Tony Blair and Gordon Brown will BOTH snub Chequers celebration

Tony Blair and Gordon Brown will BOTH snub celebration to mark the 100th anniversary of Chequers as the Prime Minister’s country residence

  • Tony Blair and Gordon Brown were invited to a party to celebrate Chequers 
  • The Buckinghamshire country estate has been the PM’s retreat for a century 
  • All three surviving Tory PMs have indicated the will attend the celebration
  • Labour’s surviving PMs, said they had other engagements on that date 

Tony Blair and Gordon Brown are to snub a celebration to mark the 100th anniversary of Chequers as the Prime Minister’s country residence, it was revealed last night.

All former PMs have been invited to the event next Saturday – but the two ex-Labour leaders said they are unable to attend.

Boris Johnson will host the function at the 16th century house in Buckinghamshire. All three surviving former Conservative PMs – Sir John Major, David Cameron and Theresa May – are expected to be present. 

Tony Blair and Gordon Brown, pictured, will not attend a party to celebrate the 100th anniversary of the start of Chequers being used as an official retreat for the serving prime minister 

Chequers, pictured, was handed over to the nation in 1917 for the use of the serving PM 

Tony Blair owns a Grade I listed mansion just 15 miles from the country estate which was gifted to the nation by Tory MP Sir Arthur Lee

But Mr Blair and Mr Brown said they were invited at short notice and already have other plans.

It comes despite Mr Blair living just 15 miles from Chequers. He owns a seven-bedroom Grade I listed mansion in Wotton Underwood, Buckinghamshire.

Chequers was handed to the nation in 1917 as a country retreat for the serving prime minister.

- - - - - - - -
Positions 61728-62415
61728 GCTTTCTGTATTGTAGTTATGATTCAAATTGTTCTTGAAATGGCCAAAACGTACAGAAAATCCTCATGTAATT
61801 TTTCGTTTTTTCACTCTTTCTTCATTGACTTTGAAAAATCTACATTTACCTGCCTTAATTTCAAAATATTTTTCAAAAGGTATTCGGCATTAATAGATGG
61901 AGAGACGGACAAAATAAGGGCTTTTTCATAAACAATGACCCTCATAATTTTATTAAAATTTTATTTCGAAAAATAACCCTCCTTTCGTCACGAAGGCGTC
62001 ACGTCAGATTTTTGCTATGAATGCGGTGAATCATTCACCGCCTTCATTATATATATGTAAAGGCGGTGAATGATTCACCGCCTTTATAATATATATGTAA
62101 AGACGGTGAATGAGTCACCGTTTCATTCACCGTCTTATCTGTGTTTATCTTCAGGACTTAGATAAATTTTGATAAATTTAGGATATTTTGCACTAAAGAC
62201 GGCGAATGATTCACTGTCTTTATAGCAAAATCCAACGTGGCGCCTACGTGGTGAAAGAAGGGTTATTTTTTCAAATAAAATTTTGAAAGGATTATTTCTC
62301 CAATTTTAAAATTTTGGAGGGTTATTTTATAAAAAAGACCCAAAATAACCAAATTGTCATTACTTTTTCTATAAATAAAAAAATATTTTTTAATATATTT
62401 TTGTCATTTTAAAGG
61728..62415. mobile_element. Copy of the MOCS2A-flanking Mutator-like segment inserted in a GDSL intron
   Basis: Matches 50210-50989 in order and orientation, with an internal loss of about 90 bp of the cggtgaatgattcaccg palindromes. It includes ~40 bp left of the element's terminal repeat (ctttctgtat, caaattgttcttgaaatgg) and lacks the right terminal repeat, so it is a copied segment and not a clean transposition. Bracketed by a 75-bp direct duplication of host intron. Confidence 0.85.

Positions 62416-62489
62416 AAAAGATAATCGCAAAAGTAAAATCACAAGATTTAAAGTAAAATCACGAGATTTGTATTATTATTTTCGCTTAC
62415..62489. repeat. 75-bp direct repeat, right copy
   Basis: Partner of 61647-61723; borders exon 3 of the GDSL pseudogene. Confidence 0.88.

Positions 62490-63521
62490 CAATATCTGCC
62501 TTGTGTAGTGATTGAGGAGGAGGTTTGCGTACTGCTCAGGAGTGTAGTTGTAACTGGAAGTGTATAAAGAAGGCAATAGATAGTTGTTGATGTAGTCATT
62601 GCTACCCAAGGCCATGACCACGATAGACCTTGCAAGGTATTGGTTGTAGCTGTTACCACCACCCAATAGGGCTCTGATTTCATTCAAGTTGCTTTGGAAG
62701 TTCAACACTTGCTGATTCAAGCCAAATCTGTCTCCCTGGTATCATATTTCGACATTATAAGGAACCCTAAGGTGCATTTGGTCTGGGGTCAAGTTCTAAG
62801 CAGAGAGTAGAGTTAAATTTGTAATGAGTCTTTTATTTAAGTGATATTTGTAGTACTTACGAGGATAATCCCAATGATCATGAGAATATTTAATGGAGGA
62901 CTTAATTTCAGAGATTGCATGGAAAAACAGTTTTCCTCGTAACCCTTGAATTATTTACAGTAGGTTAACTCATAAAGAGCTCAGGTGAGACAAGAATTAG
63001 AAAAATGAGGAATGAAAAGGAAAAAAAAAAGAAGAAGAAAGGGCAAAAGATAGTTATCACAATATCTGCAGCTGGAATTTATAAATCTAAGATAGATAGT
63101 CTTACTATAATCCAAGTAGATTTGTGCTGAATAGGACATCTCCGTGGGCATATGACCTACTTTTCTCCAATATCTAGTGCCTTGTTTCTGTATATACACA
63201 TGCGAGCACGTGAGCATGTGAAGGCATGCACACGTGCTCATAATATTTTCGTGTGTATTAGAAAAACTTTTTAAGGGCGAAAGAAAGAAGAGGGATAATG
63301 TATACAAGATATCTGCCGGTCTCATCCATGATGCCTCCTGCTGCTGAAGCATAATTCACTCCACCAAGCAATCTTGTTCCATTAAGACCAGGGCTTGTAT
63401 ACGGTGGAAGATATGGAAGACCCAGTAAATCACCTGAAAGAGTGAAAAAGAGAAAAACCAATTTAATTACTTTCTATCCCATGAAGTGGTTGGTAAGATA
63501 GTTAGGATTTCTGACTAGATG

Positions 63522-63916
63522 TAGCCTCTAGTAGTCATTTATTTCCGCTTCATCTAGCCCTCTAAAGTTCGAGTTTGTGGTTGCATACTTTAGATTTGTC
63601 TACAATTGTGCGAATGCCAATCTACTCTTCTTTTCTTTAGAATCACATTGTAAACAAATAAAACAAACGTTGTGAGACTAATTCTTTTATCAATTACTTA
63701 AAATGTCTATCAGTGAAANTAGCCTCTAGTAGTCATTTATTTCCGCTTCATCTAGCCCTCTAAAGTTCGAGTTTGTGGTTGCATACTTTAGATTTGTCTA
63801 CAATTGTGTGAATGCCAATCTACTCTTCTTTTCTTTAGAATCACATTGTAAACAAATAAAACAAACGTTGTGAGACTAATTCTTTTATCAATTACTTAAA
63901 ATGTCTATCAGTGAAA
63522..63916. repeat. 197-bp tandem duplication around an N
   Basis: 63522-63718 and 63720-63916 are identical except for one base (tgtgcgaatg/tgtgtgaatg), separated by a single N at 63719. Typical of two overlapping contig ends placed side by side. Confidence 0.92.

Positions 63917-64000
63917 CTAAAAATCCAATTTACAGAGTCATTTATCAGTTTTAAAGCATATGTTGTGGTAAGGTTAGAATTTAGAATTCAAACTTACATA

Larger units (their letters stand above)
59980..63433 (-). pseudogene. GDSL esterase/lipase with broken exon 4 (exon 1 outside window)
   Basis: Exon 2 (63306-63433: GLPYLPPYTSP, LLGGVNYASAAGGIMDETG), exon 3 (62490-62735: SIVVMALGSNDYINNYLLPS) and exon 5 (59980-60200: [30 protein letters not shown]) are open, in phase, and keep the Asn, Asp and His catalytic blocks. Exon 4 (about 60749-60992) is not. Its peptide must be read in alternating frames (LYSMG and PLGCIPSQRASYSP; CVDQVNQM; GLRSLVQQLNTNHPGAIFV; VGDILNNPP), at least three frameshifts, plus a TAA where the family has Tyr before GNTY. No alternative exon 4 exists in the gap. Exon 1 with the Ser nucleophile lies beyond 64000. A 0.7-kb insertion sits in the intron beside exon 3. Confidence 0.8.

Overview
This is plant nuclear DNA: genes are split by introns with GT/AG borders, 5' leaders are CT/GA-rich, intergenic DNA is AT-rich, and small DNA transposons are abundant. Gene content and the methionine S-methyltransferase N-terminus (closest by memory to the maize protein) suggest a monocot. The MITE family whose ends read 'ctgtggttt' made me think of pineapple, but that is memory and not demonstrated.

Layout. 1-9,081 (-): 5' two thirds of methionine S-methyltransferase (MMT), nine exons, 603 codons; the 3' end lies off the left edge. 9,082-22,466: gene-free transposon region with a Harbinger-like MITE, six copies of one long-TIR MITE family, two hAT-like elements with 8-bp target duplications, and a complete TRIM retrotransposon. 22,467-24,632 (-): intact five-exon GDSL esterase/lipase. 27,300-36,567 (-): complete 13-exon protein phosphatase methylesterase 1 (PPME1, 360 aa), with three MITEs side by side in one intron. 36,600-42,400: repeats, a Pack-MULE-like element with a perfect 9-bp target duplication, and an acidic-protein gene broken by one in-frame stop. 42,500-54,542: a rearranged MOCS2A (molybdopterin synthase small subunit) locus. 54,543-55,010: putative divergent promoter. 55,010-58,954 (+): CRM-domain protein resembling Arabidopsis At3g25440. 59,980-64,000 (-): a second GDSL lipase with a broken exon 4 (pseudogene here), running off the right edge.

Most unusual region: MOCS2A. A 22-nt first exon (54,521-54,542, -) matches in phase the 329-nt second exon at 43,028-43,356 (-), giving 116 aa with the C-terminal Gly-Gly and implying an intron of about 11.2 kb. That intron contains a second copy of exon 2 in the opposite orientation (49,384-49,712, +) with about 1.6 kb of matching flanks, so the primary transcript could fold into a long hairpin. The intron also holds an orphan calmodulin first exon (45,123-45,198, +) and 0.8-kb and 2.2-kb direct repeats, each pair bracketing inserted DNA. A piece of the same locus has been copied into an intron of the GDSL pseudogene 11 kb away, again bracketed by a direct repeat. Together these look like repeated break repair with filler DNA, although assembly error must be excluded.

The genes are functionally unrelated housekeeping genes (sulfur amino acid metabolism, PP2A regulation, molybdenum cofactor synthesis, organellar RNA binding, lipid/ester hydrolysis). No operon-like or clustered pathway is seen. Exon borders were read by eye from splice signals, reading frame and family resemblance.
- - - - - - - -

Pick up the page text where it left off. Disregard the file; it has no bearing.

The house was handed over by Tory MP Sir Arthur Lee after he noted that, traditionally, prime ministers had been from the landed gentry and had country residences of their own in which to entertain foreign dignitaries or simply to relax.

Sir Arthur said that with the advent of democracy, leaders were now much less likely to own mansions, meaning they needed somewhere of their own to relax.

A spokesman for Mr Blair said he had not pulled out of the event as he had never said he was going. And existing commitments meant he was unable to attend, she said.

While a spokesman for the Office of Gordon and Sarah Brown said the couple was invited ‘one month ago to an event a few days from now on September 18’ – but due to the ‘short notice’ they cannot change their pre-arranged plans, adding: ‘There is no question of them “pulling out” of a pre-agreed arrangement.’

Mrs May will apparently attend the event. Mr Cameron’s spokesman would not confirm, while Sir John’s office did not respond.

The house was built in around 1565 between the towns of Princes Risborough and Wendover. The Chequers Estate Act 1917 created a trust allowing PMs to use the mansion. It has been a favourite of many leaders, with Margaret Thatcher saying: ‘I do not think anyone has stayed long at Chequers without falling in love with it.’

Mrs Thatcher invited Mikhail Gorbachev for talks there months before he became Soviet leader, setting in train the events which led to the end of the Cold War.

Mrs May held an important meeting of her Cabinet to thrash out her Brexit deal in 2018 –prompting Mr Johnson to resign as her foreign secretary just days later. And after he took over as PM, Mr Johnson chose to recover at Chequers after being hospitalised with Covid.

Chequers houses one of the largest collections of art and memorabilia related to Oliver Cromwell in the country. It also contains many other national antiques and books, held in its ‘long room’, including a diary of Admiral Lord Nelson.

While prime ministers can visit Chequers, there are also two other grace-and-favour houses for others. The Chancellor can make use of Dorneywood in Buckinghamshire, while the Foreign Secretary can stay at Chevening in Kent. 

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